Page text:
A member of the Emerald Emergency Planning Group for 10 years and Regional Coordinator of Emergency Recovery and Deputy State Coordinator of the Victorian Council of Churches from 1995-2004, he also served on the Emergency Planning Committee for the Department of Human Services from 1995-2004, the Victorian Government Regional Recovery Planning Committee from 2000-04 and the Cardinia Shire Emergency Planning Committee from 2005-15.

He was Editor-in-Chief of Signpost Community Magazine in the Dandenongs from 2000-15.

Dr Crawford wrote Beauty from Ashes in 1987 and also wrote an article in The Australian Journal of Emergency Management on 'Spiritual Aspects of Disaster Recovery'.

In the wider Church, Dr Crawford was a Director of the Anglican Evangelical Trust from 1981-2015, a board member of Ridley College, Secretary of the Evangelical Fellowship in the Anglican Communion from 1982-91 and a member of Archbishop-in-Council from 1995-2002.

He has been Honorary Life Vice-President of the Church Missionary Society since 2000, having served on the CMS Victoria board.

Dr Crawford told the Star Mail community news service that recovery work after the 1983 Ash Wednesday bushfires, the 1997 Dandenong Ranges fires and Black Saturday in 2009 were "crucial times for communities".

“It varied from emergency to emergency but I was also involved with State Government in helping in the recovery after the Port Arthur Massacre and the Bali Bombings,” he said.

“I felt just over the years that God kept me here and I haven’t had any regrets about that.

“Before God changed my life I was really motivated by wanting to succeed for myself and I realise now that fulfilment comes from helping other people.

“It’s just incredibly important, particularly in hills communities, rather than suburbia, where you can build up a sense of community and trust.

“It’s one of the fantastic things, especially about the hills and the Yarra Valley, that there’s a very high level of volunteership ...”

A parishioner of All Saints Newtown, Emeritus Professor Adrian Hellier Evans, was recognised with an OAM for service to legal education, and to the law.

Professor Evans, who was Professor of Law at Monash University from 2012-18, coordinated legal practice programs at the Faculty of Law there, of which he was a member from 1988 until last year, from 2000-09.

Last year, he founded the Climate Justice Clinic at the faculty.

A director of the Springvale Legal Service from 1988-2000, Professor Evans was a founder of the Joint Legal Clinic at the South Eastern Centre Against Sexual Assault in 1993.

He is a former member of the International Steering Committee of the Global Alliance for Justice Education and a former Co-Chair of the Professional Ethics Committee of the International Bar Association.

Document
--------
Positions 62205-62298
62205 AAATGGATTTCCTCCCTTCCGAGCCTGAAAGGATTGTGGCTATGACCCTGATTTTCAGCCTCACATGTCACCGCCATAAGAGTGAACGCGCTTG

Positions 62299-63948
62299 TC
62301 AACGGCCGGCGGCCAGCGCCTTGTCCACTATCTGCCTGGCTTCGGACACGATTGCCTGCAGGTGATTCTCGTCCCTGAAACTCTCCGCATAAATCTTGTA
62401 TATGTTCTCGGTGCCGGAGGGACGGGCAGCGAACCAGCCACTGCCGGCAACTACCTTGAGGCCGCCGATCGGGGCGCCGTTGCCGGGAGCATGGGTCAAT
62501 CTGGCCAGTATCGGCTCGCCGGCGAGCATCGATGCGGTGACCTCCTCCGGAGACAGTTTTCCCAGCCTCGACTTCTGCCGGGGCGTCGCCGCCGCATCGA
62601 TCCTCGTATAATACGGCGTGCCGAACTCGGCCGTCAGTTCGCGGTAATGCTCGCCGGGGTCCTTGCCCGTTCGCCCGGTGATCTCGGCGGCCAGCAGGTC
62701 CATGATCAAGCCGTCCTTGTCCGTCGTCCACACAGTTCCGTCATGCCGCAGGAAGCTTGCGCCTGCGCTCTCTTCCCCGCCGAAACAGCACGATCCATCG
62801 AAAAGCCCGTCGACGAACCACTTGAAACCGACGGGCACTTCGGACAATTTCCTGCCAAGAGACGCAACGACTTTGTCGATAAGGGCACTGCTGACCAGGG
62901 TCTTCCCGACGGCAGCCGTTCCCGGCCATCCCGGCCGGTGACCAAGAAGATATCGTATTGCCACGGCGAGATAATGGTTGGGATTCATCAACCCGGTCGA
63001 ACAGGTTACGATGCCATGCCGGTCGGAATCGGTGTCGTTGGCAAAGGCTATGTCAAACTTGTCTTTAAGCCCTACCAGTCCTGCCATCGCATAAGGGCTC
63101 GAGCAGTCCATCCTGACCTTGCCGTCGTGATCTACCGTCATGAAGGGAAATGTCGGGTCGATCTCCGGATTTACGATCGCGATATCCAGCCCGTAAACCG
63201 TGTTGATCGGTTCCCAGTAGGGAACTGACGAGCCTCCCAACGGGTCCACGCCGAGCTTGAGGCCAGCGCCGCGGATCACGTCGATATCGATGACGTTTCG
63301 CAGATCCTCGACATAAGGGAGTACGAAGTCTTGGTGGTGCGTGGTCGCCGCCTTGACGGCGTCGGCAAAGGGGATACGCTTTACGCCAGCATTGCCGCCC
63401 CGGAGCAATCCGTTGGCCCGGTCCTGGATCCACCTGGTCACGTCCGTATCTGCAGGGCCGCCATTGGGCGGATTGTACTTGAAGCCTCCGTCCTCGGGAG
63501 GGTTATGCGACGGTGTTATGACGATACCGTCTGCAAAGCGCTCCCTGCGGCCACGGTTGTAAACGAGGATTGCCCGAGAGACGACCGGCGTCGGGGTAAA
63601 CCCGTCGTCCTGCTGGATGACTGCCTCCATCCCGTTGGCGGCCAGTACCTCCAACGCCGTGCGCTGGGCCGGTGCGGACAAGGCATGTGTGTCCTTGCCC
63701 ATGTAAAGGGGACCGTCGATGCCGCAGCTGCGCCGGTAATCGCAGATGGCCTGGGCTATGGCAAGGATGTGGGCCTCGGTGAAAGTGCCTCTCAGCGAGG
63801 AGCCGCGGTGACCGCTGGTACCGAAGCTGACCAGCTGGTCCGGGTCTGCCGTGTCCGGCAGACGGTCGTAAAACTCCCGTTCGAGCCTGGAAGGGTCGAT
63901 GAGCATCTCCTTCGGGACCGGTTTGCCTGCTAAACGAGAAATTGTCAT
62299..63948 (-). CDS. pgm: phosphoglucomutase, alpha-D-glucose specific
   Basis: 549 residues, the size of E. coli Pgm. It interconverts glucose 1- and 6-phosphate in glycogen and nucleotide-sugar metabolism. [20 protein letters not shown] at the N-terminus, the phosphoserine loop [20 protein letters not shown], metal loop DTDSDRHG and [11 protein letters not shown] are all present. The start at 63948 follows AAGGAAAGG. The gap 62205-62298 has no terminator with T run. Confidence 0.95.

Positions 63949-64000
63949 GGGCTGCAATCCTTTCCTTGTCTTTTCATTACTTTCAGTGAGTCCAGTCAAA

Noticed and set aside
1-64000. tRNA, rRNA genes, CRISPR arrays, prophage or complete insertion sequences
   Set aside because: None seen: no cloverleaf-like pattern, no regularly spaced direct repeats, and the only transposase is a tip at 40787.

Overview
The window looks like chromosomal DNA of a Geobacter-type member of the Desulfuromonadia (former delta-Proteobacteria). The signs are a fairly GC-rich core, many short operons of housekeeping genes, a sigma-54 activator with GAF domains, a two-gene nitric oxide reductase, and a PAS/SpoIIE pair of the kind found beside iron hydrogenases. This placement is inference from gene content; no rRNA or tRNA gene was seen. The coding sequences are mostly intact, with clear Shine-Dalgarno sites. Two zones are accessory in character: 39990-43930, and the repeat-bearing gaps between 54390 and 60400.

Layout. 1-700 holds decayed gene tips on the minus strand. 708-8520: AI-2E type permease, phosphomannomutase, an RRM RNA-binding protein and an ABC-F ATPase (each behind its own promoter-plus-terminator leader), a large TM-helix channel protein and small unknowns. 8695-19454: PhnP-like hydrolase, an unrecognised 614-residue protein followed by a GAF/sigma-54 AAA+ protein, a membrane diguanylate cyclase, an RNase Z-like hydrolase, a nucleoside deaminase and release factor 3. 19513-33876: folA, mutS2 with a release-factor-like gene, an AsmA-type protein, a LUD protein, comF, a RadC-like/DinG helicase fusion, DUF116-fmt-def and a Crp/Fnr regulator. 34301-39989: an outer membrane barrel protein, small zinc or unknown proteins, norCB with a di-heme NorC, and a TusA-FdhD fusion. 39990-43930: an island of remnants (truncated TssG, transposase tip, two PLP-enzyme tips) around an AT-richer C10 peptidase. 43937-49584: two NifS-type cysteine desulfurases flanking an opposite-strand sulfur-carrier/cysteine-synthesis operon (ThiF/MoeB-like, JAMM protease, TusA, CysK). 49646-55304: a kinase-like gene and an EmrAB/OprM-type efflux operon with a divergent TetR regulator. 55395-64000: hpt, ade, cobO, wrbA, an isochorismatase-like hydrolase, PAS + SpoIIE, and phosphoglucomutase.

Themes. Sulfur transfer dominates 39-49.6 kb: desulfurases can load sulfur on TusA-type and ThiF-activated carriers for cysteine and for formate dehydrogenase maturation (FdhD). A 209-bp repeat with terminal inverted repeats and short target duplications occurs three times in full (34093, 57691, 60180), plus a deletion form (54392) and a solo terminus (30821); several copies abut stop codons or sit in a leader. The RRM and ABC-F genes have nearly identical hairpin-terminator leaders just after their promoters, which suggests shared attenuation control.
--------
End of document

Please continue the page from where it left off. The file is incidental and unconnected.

Professor Evans has also been the recipient of the Vice-Chancellor's Award for Distinguished Teaching at Monash University and of the President's Award in Legal Ethics from the Law Institute of Victoria.

He told The Geelong Advertiser that he had worked to help law students understand that they had an obligation to society beyond "making money".

Mr Simon Gipson, Head of St Michael's Grammar School in St Kilda from 2000-17 and a past parent, was honoured with an OAM for service to secondary education.

He came to St Michael's from another leading Anglican school, Guildford Grammar School in Perth, where he had been Deputy Headmaster, having also served as Principal of Tridhos School in Chiang Mai, Thailand, and Director of Studies at Perth College in the 1990s.

Since 2018, he has been the Archbishop’s nominee to the Council of Trinity Grammar School in Kew. 

Mr Gipson also was a board member of Independent Schools Victoria from 2005-17 and a council member of the Centre for Strategic Education, where he was Treasurer. 

He twice chaired the Association of Coeducational Schools, on which board he served from 2000-17.

In 2009, Mr Gipson received the Hedley Beare Educator of the Year Award from the Victorian Branch of the Australian Council of Educational Leaders and three years later was named Lynda Gratton Business Leader of the Year by the Australian Human Resources Institute.

An organist for 64 years at churches including St James Ivanhoe, Mr Noel Griffith, was recognised with an OAM for service to music and to the community.

Mr Griffith, 92, also was Secretary of the Music Department at Ivanhoe Grammar School from 1984-85 and Tutor in Music Appreciation at U3A Banyule, of which he is a Life Member, for 25 years.

His other community work has included as a former volunteer at St George's East Ivanhoe Op Shop, Mentor of North East Citizen Advocacy from 2000-07, a former office-bearer of Probus and as a former President and Secretary of the Association of Independent Retirees in Ivanhoe.

A former Dean of Trinity College at the University of Melbourne, Dr Peter Tregear, was awarded an OAM for service to music education and to professional organisations.

Dr Tregear, who was Dean at Trinity from 2006-08, became Dean of St Mark's College, an Anglican residential college in Adelaide, in February this year.

A graduate of Melbourne University in music and arts, and secured his PhD in Musicology at Cambridge in 1999, where he studied at King's College and was Tutor to the Choristers at King’s College School – also securing a Cambridge Blue in Athletics and a silver medallist at the British Universities Marathon Championships.

Dr Tregear's other roles have included as lecturer and Director of Music at Fitzwilliam and Churchill Colleges at Cambridge, Executive Director of the Academy of Performing Arts at Monash University, Professor and Head of the School of Music at the Australian National University and as a Teaching Fellow and Director of Undergraduate Studies at Royal Holloway, University of London.